tailwind(),
]

if (process.env.NODE_ENV === 'production') postcssPlugins.push(purgecss())

module.exports = {
    siteName: 'Gridsome',
    plugins: [],
    css: {
        loaderOptions: {
            postcss: {
                plugins: postcssPlugins,
            },
        },
    },
}

Finally, create a purgecss.config.js file in the root of your project and add the configuration below:

class TailwindExtractor {
  static extract(content) {
    return content.match(/[A-z0-9-:\\/]+/g)
  }
}

module.exports = {
  content: [
    './src/**/*.vue',
    './src/**/*.js',
    './src/**/*.jsx',
    './src/**/*.html',
    './src/**/*.pug',
    './src/**/*.md',
  ],
  whitelist: [
    'body',
    'html',
    'img',
    'a',
    'g-image',
    'g-image--lazy',
    'g-image--loaded',
  ],
  extractors: [
    {
      extractor: TailwindExtractor,
      extensions: ['vue', 'js', 'jsx', 'md', 'html', 'pug'],
    },
  ],
}

Be sure to restart the gridsome develop command to ensure the changes are compiled in the current build.

Bulma

...plugin coming

Buefy

Buefy provides one of the most comprehensive implementations of Bulma components, styles, and grid system available for Vue.js.

To install use:

# With npm
npm i buefy

# With yarn
yarn add buefy

Then, register the Buefy plugin in your main.js file:

import Buefy from 'buefy'

import 'buefy/dist/buefy.css'

// Then add it to export function

export default function (Vue) {
  Vue.use(Buefy)
}

Buefy doesn't include icon packs in the core bundle, but many of its components use icons. If you'd like to use icons, check out the Buefy documentation to make sure you choose the right CSS to import. Below is an example of how you might import an icon font with Buefy:

import Buefy from 'buefy'

import 'buefy/dist/buefy.css'

export default function (Vue) {
  head.link.push({
        rel: 'stylesheet',
        href: 'https://use.fontawesome.com/releases/v5.2.0/css/all.css'
  })

  Vue.use(Buefy, {
    defaultIconPack: 'fas' // Font Awesome Solid
  })
}

Bootstrap

...plugin coming

BootstrapVue

BootstrapVue provides one of the most comprehensive implementations of Bootstrap V4 components and grid system available for Vue.js 2.5+, complete with extensive and automated WAI-ARIA accessibility markup.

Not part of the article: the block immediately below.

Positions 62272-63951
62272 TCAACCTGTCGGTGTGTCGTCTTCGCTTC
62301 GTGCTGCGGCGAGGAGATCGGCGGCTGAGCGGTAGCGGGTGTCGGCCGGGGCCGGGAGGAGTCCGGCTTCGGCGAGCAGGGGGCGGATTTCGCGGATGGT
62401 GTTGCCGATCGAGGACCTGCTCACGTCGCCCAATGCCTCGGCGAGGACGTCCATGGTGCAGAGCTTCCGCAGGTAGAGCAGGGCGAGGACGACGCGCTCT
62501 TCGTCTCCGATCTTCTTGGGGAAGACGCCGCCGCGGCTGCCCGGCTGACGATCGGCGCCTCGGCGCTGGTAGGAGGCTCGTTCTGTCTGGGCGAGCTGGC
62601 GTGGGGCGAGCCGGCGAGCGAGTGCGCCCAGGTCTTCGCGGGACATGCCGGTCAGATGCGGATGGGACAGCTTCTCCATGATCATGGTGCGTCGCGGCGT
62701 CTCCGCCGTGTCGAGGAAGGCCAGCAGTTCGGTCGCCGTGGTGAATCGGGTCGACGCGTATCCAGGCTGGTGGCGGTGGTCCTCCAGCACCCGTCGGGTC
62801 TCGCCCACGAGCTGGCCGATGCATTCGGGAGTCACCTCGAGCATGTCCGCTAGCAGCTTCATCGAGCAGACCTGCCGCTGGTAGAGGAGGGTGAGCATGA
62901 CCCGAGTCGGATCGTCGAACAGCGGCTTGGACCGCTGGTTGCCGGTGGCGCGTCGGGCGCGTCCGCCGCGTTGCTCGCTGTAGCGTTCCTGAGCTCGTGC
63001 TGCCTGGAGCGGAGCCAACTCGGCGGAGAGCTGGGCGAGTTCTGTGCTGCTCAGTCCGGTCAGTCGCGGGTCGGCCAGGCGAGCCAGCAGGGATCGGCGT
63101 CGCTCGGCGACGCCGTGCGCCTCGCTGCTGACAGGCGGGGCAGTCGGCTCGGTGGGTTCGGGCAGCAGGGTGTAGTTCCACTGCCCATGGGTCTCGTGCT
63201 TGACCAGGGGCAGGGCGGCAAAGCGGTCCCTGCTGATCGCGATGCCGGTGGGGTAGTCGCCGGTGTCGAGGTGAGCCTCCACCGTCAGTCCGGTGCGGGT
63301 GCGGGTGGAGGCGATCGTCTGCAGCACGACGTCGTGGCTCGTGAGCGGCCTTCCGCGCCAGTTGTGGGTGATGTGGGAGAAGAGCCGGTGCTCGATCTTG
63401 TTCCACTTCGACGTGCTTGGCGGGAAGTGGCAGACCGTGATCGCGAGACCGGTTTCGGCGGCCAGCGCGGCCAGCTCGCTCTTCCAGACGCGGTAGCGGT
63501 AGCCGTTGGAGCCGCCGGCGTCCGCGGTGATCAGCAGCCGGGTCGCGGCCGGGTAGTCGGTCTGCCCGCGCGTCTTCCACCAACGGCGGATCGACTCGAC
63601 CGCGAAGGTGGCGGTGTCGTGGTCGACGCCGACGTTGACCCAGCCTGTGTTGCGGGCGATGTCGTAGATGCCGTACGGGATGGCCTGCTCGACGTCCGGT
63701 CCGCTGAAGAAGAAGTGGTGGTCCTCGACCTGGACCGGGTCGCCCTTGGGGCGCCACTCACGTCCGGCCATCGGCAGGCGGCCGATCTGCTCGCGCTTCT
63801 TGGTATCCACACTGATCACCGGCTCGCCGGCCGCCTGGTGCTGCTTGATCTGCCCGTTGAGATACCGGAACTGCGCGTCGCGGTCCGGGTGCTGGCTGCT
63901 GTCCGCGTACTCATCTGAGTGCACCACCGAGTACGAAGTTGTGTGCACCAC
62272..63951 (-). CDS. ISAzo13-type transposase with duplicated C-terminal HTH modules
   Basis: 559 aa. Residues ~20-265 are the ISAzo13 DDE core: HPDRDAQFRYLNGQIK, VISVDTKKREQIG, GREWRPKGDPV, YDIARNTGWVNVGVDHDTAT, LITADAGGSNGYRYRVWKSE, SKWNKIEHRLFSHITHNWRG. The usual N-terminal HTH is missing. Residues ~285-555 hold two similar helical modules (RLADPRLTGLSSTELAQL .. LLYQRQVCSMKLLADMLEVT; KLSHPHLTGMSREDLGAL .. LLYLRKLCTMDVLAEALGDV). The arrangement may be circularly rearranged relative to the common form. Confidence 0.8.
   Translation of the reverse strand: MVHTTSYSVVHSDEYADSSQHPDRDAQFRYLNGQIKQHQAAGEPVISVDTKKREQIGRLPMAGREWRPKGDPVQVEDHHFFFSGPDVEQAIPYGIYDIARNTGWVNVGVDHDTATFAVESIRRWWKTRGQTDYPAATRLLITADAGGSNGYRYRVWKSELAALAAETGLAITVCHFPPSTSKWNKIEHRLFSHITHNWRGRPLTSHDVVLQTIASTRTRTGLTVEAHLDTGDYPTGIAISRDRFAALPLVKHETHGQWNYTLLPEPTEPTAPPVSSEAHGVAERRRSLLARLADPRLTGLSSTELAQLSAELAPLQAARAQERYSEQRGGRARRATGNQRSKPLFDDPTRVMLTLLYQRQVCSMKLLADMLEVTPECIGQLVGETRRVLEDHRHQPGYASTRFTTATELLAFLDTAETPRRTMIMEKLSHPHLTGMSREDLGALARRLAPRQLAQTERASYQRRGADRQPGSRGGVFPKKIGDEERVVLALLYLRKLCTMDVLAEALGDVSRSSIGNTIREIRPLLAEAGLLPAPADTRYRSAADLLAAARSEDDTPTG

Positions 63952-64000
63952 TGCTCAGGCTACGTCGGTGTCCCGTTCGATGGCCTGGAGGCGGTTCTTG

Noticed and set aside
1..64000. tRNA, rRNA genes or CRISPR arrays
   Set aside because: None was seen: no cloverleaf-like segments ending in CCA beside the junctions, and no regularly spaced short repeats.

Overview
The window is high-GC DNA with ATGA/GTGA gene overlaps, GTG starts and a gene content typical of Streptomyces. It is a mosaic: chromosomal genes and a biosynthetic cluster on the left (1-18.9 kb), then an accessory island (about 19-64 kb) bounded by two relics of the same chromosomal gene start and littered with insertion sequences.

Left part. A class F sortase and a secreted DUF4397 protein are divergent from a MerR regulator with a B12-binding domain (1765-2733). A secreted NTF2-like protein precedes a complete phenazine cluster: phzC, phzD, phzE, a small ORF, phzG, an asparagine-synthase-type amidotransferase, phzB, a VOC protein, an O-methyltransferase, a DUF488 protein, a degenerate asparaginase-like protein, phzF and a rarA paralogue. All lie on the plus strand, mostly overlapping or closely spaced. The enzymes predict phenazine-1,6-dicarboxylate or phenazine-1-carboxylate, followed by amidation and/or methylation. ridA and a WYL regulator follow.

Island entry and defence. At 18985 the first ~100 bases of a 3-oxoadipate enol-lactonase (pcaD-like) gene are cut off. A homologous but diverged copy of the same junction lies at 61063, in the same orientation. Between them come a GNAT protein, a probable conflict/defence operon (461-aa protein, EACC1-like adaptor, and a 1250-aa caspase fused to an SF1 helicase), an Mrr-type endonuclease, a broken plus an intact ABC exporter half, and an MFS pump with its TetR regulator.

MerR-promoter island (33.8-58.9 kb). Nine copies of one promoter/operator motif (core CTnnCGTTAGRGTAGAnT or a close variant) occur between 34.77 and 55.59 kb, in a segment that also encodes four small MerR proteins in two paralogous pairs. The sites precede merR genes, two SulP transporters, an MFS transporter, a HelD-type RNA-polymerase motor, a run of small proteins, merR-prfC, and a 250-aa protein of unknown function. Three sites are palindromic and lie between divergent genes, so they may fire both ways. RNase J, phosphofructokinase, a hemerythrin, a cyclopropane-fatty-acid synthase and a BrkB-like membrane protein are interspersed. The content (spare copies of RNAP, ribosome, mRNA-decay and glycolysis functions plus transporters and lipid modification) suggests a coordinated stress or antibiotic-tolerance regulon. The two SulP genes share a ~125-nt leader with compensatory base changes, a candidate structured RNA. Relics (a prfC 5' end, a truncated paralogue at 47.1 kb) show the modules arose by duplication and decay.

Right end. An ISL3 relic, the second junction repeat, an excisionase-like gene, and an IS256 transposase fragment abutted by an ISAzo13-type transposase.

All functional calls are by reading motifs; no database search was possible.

To install use:

# With npm
npm i vue bootstrap-vue bootstrap

# With yarn
yarn add vue bootstrap-vue bootstrap

Then, register BootstrapVue plugin in your main.js file:

import BootstrapVue from 'bootstrap-vue'

import 'bootstrap/dist/css/bootstrap.css'
import 'bootstrap-vue/dist/bootstrap-vue.css'

// Then add it to export function

export default function (Vue) {
  Vue.use(BootstrapVue)
}

Vuetify

Vuetify is a semantic component framework for Vue. It aims to provide clean, semantic and reusable components that make building your application a breeze. Based on Google's material design, it can be a quick way to get an app up and running with pre-built components available to use and customize. Updated for Vuetify 2.0.

To install use:

# With npm
npm install vuetify --save

# With yarn
yarn add vuetify

Then, you will need to register the Vuetify plugin, include the Vuetify CSS file, and add a link to the head for Google's material design icons in your 'main.js' file, with Vuetify 2.0+ you will need to pass a new instance of Vuetify to appOptions. Icons and iconfonts are now built into Vuetify 2.0+. You can install them as a local dependency or add them as a stylesheet in your head from a CDN, more information on Vuetify icon installation is available here:

// v1.5
import Vuetify from 'vuetify'
import 'vuetify/dist/vuetify.min.css'
import DefaultLayout from '~/layouts/Default.vue'

export default function (Vue, { head }) {
  head.link.push({
    rel: 'stylesheet',
    href: 'https://fonts.googleapis.com/icon?family=Material+Icons'
  })

  Vue.use(Vuetify)
  
  // Set default layout as a global component
  Vue.component('Layout', DefaultLayout)
}
// v2.0
import Vuetify from 'vuetify'
import 'vuetify/dist/vuetify.min.css'
import DefaultLayout from '~/layouts/Default.vue'

export default function (Vue, { appOptions, head }) {
  head.link.push({
    rel: 'stylesheet',
    href: 'https://fonts.googleapis.com/icon?family=Material+Icons'
  })
  
  const opts = { ... } //opts includes, vuetify themes, icons, etc.
  Vue.use(Vuetify)
  
  appOptions.vuetify = new Vuetify(opts);
  
  // Set default layout as a global component
  Vue.component('Layout', DefaultLayout)
}

Finally, there is one last thing you will need in order to build your application with Vuetify. You will need to whitelist Vuetify in webpack in order to build.

First, install the webpack-node-externals plugin:

# With npm
npm install webpack-node-externals --save-dev

# With yarn
yarn add webpack-node-externals --dev

Then modify your gridsome.server.js file to include the webpack-node-externals package, and whitelist Vuetify.

const nodeExternals = require('webpack-node-externals')

module.exports = function (api) {
  api.chainWebpack((config, { isServer }) => {
    if (isServer) {
      config.externals([
        nodeExternals({
          whitelist: [/^vuetify/]
        })
      ])
    }
  })

  api.loadSource(store => {
    // Use the Data store API here: https://gridsome.org/docs/data-store-api
  })
}

Then you should be able to build now! You will find the files in your dist/folder.